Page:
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Loveall v. Berryhill

United States District Court, D. Arizona

February 11, 2019

Valerie Loveall, Plaintiff,
Nancy A. Berryhill, Defendant.


          Honorable Lynnette C. Kimmins, United States Magistrate Judge

         Plaintiff Valerie Loveall filed this action pursuant to 42 U.S.C. § 405(g) seeking judicial review of a final decision by the Commissioner of Social Security (Commissioner). (Doc. 1.) Before the Court are Loveall's Opening Brief, Defendant's Responsive Brief, and Loveall's Reply. (Docs. 18-20.) The parties have consented to Magistrate Judge jurisdiction. (Doc. 13.) Based on the pleadings and the administrative record, the Court remands this matter for benefits.


         Loveall filed an application for Disability Insurance Benefits (DIB) in March 2014. (Administrative Record (AR) 163.) She alleged disability from December 31, 2013. (Id.) Loveall's application was denied upon initial review (AR 87-96) and on reconsideration (AR 97-106). A hearing was held on January 21, 2016. (AR 45-86.) Subsequently, the ALJ found that Loveall was not disabled. (AR 24-40). The Appeals Council denied Loveall's request to review the ALJ's decision. (AR 1.)


         Loveall was born on March 26, 1971, making her 43 years of age at the onset date of her alleged disability. (AR 163.) Loveall had worked as a pharmacy technician since 1990, before she was laid off at the end of December 2013. (AR 51, 55, 59.)

         The ALJ found that Loveall had the severe impairments of degenerative disc disease of the lumbar spine, osteopenia, rheumatoid arthritis, and fibromyalgia. (AR 29.) The ALJ determined Loveall had the RFC to perform light work but could balance, stoop, kneel, crouch, and crawl no more than frequently. (AR 32.) The ALJ concluded at Step Five, based on the testimony of a vocational expert, that Loveall could perform work available in the national economy. (AR 39-40.)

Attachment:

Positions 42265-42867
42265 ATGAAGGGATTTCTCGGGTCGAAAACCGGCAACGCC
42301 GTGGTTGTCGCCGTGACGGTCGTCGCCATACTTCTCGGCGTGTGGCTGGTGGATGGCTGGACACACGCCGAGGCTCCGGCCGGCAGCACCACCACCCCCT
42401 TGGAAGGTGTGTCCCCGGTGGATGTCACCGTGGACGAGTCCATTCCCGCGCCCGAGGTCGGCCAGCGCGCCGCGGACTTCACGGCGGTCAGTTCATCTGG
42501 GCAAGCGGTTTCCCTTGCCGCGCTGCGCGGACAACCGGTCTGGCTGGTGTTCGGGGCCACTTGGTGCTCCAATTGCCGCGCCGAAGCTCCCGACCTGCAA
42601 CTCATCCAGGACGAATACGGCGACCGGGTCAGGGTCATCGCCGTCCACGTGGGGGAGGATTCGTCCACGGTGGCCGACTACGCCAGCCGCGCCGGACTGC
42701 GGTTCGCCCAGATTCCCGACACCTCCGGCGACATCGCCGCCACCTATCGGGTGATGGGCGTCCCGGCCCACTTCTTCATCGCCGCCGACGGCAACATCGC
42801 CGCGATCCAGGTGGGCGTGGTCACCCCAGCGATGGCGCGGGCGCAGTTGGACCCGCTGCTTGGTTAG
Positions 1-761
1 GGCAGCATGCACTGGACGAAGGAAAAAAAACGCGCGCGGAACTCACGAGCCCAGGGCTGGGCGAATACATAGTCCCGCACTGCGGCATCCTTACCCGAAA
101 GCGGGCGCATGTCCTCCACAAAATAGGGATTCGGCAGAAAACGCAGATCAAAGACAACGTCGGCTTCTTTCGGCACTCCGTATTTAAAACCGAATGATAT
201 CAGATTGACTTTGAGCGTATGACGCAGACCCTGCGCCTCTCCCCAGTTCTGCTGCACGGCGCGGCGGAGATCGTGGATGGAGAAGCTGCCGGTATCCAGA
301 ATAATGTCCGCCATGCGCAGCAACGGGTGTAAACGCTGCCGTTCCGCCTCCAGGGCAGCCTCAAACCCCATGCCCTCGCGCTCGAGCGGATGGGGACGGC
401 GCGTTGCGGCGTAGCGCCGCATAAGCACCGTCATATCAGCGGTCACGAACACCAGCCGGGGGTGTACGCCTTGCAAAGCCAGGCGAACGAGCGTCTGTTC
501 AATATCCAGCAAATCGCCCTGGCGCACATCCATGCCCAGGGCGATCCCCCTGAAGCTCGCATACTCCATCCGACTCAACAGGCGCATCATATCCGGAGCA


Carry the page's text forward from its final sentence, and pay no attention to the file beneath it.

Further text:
The Commissioner employs a five-step sequential process to evaluate DIB claims. 20 C.F.R. § 404.1520; see also Heckler v. Campbell, 461 U.S. 458, 460-462 (1983). To establish disability the claimant bears the burden of showing she (1) is not working; (2) has a severe physical or mental impairment; (3) the impairment meets or equals the requirements of a listed impairment; and (4) claimant's RFC precludes her from performing his past work. 20 C.F.R. § 404.1520(a)(4). At Step Five, the burden shifts to the Commissioner to show that the claimant has the RFC to perform other work that exists in substantial numbers in the national economy. Hoopai v. Astrue, 499 F.3d 1071, 1074 (9th Cir. 2007). If the Commissioner conclusively finds the claimant “disabled” or “not disabled” at any point in the five-step process, she does not proceed to the next step. 20 C.F.R. § 404.1520(a)(4).

         “The ALJ is responsible for determining credibility, resolving conflicts in medical testimony, and for resolving ambiguities.” Andrews v. Shalala, 53 F.3d 1035, 1039 (9th Cir. 1995) (citing Magallanes v. Bowen, 881 F.2d 747, 750 (9th Cir. 1989)). The findings of the Commissioner are meant to be conclusive if supported by substantial evidence. 42 U.S.C. § 405(g). Substantial evidence is “more than a mere scintilla but less than a preponderance.” Tackett v. Apfel, 180 F.3d 1094, 1098 (9th Cir. 1999) (quoting Matney v. Sullivan, 981 F.2d 1016, 1018 (9th Cir. 1992)). The court may overturn the decision to deny benefits only “when the ALJ's findings are based on legal error or are not supported by substantial evidence in the record as a whole.” Aukland v. Massanari, 257 F.3d 1033, 1035 (9th Cir. 2001). This is so because the ALJ “and not the reviewing court must resolve conflicts in the evidence, and if the evidence can support either outcome, the court may not substitute its judgment for that of the ALJ.” Matney, 981 F.2d at 1019 (quoting Richardson v. Perales, 402 U.S. 389, 400 (1971)); Batson v. Comm'r of Soc. Sec. Admin., 359 F.3d 1190, 1198 (9th Cir. 2004). The Commissioner's decision, however, “cannot be affirmed simply by isolating a specific quantum of supporting evidence.” Sousa v. Callahan, 143 F.3d 1240, 1243 (9th Cir. 1998) (citing Hammock v. Bowen, 879 F.2d 498, 501 (9th Cir. 1989)). Reviewing courts must consider the evidence that supports as well as detracts from the Commissioner's conclusion. Day v. Weinberger, 522 F.2d 1154, 1156 (9th Cir. 1975).


         Loveall argues the ALJ committed two errors: (1) she erred in giving treating physician Dr. Tok's opinion reduced weight; and (2) she failed to provide clear and convincing reasons for rejecting Loveall's credibility.

         Medical Opinion of Dr. Tok

         Loveall argues the ALJ failed to provide specific legitimate reasons to reject the opinion of treating physician Dr. Tok. The opinion of a treating physician generally is afforded more weight than a non-examining or reviewing physician's opinion. Lester v. Chater, 81 F.3d 821, 830 (9th Cir. 1995). The opinion of Dr. Tok was contradicted by that of reviewing physician Dr. Wright. When there are contradictory medical opinions, to reject a treating physician's opinion, the ALJ must provide ‚Äúspecific ...

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